Besides being what some people call their grandmother, memes are also what those cute pictures and clever visuals you see posted on Facebook are called. The biological term was coined before the digital age in 1976, and originally referred to shared cultural traits that were mimicked and passed on, not unlike genes. You can see how this came to be applied to Facebook and YouTube postings, which similarly are copied and shared, making the rounds until they become so popular as to be “viral” (another word borrowed from biology).
The word is a shortened form of mimeme, which has a Greek root meaning “that which is imitated.” The biologist who very consciously invented the term, Richard Dawkins, wanted a one-syllable word that sounded like “gene,” since memes share many similarities with genes. He even indicated how it should be pronounced, to rhyme with “cream.”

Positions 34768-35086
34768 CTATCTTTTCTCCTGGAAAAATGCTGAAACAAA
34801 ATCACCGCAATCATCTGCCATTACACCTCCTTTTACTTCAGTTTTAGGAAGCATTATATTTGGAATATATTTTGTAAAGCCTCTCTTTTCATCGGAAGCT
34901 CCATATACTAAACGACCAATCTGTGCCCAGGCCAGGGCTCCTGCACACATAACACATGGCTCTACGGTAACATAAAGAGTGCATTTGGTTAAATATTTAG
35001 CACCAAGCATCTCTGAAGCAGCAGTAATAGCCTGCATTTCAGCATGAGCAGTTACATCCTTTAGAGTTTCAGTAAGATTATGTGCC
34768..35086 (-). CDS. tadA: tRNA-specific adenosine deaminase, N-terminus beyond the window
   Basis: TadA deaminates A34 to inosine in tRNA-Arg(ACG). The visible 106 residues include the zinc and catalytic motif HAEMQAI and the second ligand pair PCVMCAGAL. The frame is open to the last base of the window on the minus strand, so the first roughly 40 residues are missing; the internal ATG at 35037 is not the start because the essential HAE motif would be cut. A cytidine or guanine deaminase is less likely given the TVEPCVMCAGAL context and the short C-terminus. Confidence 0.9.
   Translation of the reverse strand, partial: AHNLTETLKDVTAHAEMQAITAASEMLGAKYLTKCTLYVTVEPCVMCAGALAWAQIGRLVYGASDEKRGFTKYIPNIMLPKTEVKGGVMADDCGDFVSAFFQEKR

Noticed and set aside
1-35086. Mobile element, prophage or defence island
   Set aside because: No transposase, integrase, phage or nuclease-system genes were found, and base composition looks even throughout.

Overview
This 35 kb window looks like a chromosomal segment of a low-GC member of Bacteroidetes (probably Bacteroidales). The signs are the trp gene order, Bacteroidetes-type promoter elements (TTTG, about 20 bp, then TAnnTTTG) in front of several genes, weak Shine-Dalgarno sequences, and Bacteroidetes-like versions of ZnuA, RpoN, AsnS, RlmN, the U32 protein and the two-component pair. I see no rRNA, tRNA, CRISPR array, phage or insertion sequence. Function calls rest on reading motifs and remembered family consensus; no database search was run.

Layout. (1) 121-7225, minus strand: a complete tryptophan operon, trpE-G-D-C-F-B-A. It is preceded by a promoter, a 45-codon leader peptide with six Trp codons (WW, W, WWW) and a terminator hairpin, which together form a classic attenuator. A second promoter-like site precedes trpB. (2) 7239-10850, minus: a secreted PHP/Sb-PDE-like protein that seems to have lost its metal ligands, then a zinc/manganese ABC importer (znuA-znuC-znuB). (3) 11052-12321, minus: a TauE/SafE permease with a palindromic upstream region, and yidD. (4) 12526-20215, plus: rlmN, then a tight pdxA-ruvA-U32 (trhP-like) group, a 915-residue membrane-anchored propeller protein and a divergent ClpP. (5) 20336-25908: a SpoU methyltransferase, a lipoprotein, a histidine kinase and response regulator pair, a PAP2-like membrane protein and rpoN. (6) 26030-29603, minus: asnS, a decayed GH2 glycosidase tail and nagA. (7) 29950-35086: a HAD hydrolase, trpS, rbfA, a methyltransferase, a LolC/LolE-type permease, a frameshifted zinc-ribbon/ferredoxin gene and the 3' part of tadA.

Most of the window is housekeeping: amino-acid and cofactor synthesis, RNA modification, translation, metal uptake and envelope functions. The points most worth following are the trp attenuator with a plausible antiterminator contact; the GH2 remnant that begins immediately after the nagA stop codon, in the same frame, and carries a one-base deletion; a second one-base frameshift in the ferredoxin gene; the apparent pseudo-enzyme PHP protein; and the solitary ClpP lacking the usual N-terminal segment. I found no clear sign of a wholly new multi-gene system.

We have seen this word before, many years ago, before the modern photocopying machine was invented. Thomas Edison invented a duplicating machine in the late 1800s that came to be called a mimeograph, for obvious reason. “Meme” is also the French word for “same.”
In spite of the popularity of Internet memes, I don’t think the word is in widespread use yet. Try using it and see if people know what you’re talking about. A meme does not have to be visual, but can also be a word or catchphrase (“ermahgerd”). Former Star Trek actor George Takei is a prolific poster of pop-culture memes on his social media pages .